Trudeau seems to be making a gamble similar to the one that Stephen Harper made when facing him in 2015. Harper’s campaign bet heavily that if they give Canadians enough time to see how inexperienced and unprepared Trudeau was, there’s no way they’d vote for him.

Prime Minister Justin Trudeau, attends a joint availability at the Mariinskiy Palace in Kyiv, Ukraine on Saturday, February 24, 2024. THE CANADIAN PRESS/Nathan Denette

Harper called the election early and had the longest campaign in Canadian history. Trudeau did well in the debates and ran a good campaign, using that extra time to his own advantage. Harper lost his bet and Trudeau won the election.

The same sense of “you must be joking” seems to permeate the Trudeau Liberals right now. They’re in denial. Poilievre is leagues ahead of them in every single poll but they’ve convinced themselves that it’s not really happening.

This is similar to Liberal behaviour when Harper came along. “He’s got a hidden agenda” was a rallying cry that was supposed to scare the pants off Canadians. Harper was elected three times.

Poilievre's 'Achilles' heel'

Despite his polls, there is in fact a real danger for Poilievre that his reflex to go low and attack personally will start to wear thin. The history of personal attacks in Canadian politics is not very favourable for those doing the attacking.

Poilievre often manages to score short term political points, but at what cost, longer term? (And, yes, with this newest deal, there will now be a longer term.)

Conservative Leader Pierre Poilievre asks a question during question period in the House of Commons on Parliament Hill in Ottawa on Tuesday, Feb. 13, 2024. THE CANADIAN PRESS/Sean Kilpatrick

When Trudeau announced online harm legislation, Poilievre was amusing if not statesmanlike. He decided to assail Trudeau for his black face frasques, saying that someone who’s worn racist costumes isn’t in a position to lecture anyone. He also fired off that for Trudeau, hate speech is “speech he hates.”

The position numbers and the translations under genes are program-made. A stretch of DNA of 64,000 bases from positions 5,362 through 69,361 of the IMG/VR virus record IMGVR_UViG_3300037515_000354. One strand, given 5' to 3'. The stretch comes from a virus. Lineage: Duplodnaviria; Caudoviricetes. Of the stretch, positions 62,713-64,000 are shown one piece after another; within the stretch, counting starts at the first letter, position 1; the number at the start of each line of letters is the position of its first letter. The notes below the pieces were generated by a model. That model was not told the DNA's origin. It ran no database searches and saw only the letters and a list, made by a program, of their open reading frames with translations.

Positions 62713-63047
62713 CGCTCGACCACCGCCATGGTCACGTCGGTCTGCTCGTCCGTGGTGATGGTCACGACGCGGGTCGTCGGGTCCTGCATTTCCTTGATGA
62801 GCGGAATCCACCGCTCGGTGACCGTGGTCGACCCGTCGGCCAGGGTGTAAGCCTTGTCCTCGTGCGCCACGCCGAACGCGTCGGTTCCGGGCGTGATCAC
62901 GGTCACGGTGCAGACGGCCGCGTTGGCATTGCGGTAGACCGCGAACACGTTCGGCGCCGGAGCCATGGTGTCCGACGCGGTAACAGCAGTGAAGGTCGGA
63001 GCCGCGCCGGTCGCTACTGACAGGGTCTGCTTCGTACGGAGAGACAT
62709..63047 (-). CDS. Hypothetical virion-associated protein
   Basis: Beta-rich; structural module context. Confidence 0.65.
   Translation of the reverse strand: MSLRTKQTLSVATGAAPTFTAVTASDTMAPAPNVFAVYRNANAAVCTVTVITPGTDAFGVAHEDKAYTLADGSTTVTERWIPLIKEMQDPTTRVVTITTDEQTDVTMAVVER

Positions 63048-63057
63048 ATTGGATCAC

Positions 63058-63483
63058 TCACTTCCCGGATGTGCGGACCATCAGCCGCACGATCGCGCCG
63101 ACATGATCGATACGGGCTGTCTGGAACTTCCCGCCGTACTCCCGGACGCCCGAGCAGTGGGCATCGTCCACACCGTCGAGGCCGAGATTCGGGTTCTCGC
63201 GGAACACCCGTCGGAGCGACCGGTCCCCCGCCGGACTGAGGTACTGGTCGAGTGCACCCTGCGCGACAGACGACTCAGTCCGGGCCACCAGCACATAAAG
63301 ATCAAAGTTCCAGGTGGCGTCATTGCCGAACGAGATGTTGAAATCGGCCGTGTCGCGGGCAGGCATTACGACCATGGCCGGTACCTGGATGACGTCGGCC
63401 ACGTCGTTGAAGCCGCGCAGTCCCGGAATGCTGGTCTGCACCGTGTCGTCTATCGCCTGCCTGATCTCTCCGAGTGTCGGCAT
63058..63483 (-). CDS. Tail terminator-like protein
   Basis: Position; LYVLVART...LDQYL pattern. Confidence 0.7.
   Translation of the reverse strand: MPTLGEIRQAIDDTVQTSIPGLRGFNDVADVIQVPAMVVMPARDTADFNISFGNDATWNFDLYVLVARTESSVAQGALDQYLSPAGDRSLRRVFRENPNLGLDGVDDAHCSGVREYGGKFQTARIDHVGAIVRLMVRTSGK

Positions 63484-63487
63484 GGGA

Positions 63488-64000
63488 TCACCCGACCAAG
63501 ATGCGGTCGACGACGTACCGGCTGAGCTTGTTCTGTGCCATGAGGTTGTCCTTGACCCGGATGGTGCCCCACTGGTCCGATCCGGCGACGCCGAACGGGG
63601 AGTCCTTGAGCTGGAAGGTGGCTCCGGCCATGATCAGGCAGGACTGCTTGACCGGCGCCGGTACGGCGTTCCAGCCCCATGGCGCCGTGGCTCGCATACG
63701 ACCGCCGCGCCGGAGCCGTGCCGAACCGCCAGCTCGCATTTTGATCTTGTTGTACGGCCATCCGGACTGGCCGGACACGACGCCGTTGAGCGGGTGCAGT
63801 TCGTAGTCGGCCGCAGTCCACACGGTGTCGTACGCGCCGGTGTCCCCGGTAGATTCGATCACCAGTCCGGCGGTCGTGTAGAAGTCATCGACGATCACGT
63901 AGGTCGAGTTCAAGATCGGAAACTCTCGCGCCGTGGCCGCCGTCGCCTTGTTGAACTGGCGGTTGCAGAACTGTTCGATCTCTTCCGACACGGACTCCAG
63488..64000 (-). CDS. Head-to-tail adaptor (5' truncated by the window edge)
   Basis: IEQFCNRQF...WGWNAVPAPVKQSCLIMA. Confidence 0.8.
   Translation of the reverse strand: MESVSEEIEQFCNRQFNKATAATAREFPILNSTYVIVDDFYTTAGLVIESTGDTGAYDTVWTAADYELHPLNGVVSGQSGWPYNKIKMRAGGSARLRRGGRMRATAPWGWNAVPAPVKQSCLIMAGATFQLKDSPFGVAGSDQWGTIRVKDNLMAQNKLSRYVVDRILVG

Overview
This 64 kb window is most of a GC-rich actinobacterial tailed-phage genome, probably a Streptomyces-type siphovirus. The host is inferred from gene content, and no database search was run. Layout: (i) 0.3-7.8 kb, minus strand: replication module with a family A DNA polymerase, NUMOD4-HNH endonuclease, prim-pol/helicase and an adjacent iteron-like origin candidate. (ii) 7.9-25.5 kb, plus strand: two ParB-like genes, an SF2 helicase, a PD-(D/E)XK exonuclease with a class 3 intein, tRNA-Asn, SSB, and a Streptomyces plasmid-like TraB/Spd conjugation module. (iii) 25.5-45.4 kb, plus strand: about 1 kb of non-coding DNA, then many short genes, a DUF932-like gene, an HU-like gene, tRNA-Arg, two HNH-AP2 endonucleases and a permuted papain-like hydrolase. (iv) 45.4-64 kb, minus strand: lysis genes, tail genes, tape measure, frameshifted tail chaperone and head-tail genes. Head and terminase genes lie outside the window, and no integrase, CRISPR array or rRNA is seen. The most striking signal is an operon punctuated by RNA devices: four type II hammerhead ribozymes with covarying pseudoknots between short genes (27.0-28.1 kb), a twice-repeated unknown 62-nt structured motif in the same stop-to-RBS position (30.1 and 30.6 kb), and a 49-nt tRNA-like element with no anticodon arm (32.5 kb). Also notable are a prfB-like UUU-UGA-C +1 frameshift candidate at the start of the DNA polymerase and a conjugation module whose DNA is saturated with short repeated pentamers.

A great line but largely off point. Again, hundreds of thousands of Canadian parents are profoundly concerned with the horrific torrent that hits their kids’ social media feeds. Trudeau was talking to all of them. Polièvre was only talking to his base.

Trudeau hit the nail right on the head when he simply rolled his eyes and said that Poilievre was opposing something he hadn’t yet read. Touché.

When Harper was prime minister, his attorney general, Peter MacKay, acted swiftly to bring in tough legislation against unwanted sharing of intimate photos. It was in reaction to a deeply troubling case of an adolescent who’d taken her own life. That was leadership.

Poilievre’s lack of that type of moral certainty seems to be an Achilles' heel. Everything is an excuse for even more smart aleck one liners. He’s not steering by any guiding star. He’s done an incredible job of eviscerating his adversaries (and the press) but he wants to be prime minister, not a pundit. His behaviour is beginning to expose an inability to deal with serious issues seriously.

Poilievre recently forced his caucus to vote against a free trade deal with Ukraine. That war-torn nation had worked hard to get the pact with Canada and wanted it badly. Poilievre made an implausible link between that trade agreement and the carbon tax he so hates here at home. His MPs were compelled to reject it, even though that made no moral or economic sense.

The 1.5 million Canadians of Ukrainian descent are unlikely to just forgive and forget. Politics is all about adding. Poilievre seems to think his high polling numbers make him invulnerable and he can throw away votes without consequence.

It’s going to be interesting to watch Poilievre’s manoeuvring in reaction to the announcement about diabetes drug coverage. Politics is indeed all about adding. Singh and Trudeau have just added a whole bunch of Canadians who are thrilled to get that relief.

Will Poilievre show a modicum of nuance, or will he just do like usual and exclaim how awful it all is? Canadians will be watching and will now have more time to pay careful attention.

Tom Mulcair was the leader of the federal New Democratic Party of Canada between 2012 and 2017